needed to be simpler. With this goal in mind, a small working group and a larger number of
interested parties began working in the mid-1990s on a subset of SGML known as Extensible
Markup Language (XML). The first working draft was published in 1996 and two years later
the W3C published a revised version as a recommendation on February 10, 1998.


XML therefore derived as a subset of SGML, whereas HTML is an application of SGML.
XML doesn’t dictate the overall format of a file or what metadata can be added, it just
specifies a few rules. That means it retains a lot of the fl exibility of SGML without most of
the complexity. For example, suppose you have a standard text file containing a list of
application users: Joe Fawcett Danny Ayers Catherine Middleton

This file has no metadata; the only reason you know it’s a list of people is your own
knowledge and experience of how names are typically represented in the western world. Now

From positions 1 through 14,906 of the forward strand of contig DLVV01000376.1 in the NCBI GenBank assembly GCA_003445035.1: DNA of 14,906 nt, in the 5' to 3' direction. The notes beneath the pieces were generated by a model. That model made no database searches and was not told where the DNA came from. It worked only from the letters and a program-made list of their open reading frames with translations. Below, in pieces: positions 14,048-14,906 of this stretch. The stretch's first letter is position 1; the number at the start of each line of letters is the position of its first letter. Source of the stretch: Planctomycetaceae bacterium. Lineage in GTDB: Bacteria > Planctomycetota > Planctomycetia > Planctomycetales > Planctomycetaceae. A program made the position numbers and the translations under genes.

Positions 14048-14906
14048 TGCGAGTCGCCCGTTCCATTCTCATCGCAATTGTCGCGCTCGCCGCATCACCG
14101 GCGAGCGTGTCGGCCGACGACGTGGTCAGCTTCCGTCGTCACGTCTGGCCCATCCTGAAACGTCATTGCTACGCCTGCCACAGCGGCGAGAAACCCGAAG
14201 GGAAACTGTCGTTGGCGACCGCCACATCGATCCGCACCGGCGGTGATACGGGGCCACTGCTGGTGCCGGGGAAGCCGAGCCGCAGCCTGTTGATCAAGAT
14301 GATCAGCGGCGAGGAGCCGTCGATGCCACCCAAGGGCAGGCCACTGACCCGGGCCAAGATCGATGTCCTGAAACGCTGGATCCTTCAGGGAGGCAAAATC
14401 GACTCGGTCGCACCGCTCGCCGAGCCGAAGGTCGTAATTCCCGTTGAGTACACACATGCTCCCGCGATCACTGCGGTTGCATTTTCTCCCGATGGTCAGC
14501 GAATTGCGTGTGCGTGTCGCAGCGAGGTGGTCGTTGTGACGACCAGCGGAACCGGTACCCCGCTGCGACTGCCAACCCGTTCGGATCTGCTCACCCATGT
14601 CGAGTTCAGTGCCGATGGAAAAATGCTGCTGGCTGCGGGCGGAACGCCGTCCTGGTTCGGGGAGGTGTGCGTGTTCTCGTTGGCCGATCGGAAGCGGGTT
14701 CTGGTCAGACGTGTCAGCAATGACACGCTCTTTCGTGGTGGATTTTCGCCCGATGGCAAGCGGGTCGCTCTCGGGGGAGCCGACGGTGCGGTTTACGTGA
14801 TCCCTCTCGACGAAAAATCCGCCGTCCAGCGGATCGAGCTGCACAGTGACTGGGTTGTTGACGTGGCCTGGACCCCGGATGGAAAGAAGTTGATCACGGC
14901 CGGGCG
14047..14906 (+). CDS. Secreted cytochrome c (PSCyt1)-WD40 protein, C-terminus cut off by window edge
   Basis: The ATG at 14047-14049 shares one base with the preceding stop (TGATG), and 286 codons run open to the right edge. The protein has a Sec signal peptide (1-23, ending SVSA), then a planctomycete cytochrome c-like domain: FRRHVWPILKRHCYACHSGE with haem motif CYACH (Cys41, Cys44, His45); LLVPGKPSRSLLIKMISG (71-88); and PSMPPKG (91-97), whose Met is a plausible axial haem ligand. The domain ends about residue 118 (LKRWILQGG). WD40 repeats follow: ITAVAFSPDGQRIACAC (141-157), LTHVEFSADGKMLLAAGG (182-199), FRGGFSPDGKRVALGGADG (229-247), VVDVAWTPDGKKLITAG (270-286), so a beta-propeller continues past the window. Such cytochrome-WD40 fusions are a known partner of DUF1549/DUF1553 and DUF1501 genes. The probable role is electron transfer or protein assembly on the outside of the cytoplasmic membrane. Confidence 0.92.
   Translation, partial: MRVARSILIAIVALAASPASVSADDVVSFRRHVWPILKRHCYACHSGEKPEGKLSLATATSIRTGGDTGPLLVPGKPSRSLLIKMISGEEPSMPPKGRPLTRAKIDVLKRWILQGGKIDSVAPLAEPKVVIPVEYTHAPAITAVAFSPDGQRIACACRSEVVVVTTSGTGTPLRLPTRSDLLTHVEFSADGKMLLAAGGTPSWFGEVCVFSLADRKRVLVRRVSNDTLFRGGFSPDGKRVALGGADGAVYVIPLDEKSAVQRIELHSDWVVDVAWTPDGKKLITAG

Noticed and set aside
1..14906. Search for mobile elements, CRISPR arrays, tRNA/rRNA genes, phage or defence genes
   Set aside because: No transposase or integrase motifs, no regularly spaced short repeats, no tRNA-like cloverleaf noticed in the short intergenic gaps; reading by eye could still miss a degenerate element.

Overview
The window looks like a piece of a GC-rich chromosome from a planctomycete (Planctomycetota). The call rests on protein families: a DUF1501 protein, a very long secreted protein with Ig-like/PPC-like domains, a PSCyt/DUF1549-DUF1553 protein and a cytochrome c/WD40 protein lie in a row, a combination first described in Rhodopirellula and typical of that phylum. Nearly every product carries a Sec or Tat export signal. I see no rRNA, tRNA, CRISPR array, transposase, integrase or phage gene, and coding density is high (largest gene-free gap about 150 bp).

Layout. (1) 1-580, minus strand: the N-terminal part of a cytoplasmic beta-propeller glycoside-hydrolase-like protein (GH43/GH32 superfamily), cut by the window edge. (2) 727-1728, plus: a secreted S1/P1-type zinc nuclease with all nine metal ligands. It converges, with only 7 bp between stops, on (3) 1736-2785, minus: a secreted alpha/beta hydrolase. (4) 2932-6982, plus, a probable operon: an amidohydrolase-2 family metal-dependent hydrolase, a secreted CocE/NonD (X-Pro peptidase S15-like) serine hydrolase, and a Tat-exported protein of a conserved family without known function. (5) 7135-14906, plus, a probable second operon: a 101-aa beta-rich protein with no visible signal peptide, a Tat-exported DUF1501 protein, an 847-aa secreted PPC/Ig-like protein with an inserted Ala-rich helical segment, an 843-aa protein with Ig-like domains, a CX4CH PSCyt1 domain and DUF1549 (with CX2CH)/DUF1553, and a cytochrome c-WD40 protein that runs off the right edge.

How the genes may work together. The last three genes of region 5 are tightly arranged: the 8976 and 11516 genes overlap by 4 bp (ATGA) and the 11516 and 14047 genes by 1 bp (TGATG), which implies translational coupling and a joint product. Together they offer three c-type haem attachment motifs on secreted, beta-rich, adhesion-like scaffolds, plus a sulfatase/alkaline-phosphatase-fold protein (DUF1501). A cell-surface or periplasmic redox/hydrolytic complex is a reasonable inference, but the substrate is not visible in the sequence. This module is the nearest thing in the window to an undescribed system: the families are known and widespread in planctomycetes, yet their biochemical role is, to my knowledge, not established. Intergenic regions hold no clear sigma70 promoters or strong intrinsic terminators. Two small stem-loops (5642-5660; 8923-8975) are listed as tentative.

look at these names as they might appear in an XML document:
<applicationUsers>
<user firstName=”Joe” lastName=”Fawcett” />
<user firstName=”Danny” lastName=”Ayers” />
<user firstName=”Catherine” lastName=”Middleton” />
</applicationUsers>
Immediately it’s more apparent what the individual pieces of data are, although an
application still wouldn’t know just from that file how to treat a user or what firstName
means. Using the XML format rather than the plain text version, it’s much easier to map
these data items within the application itself so they can be handled correctly.
The two common features of virtually all XML file are called elements and attributes. In the
preceding example, the elements are applicationUsers and user, and the attributes are
firstName and lastName. big disadvantage of this metadata, however, is the consequent
increase in the size of the file. The metadata adds about 130 extra characters to the file’s
original 43 character size, an increase of more than 300 percent. The creators of XML
decided that the power of metadata warranted this increase and, indeed, one of their maxims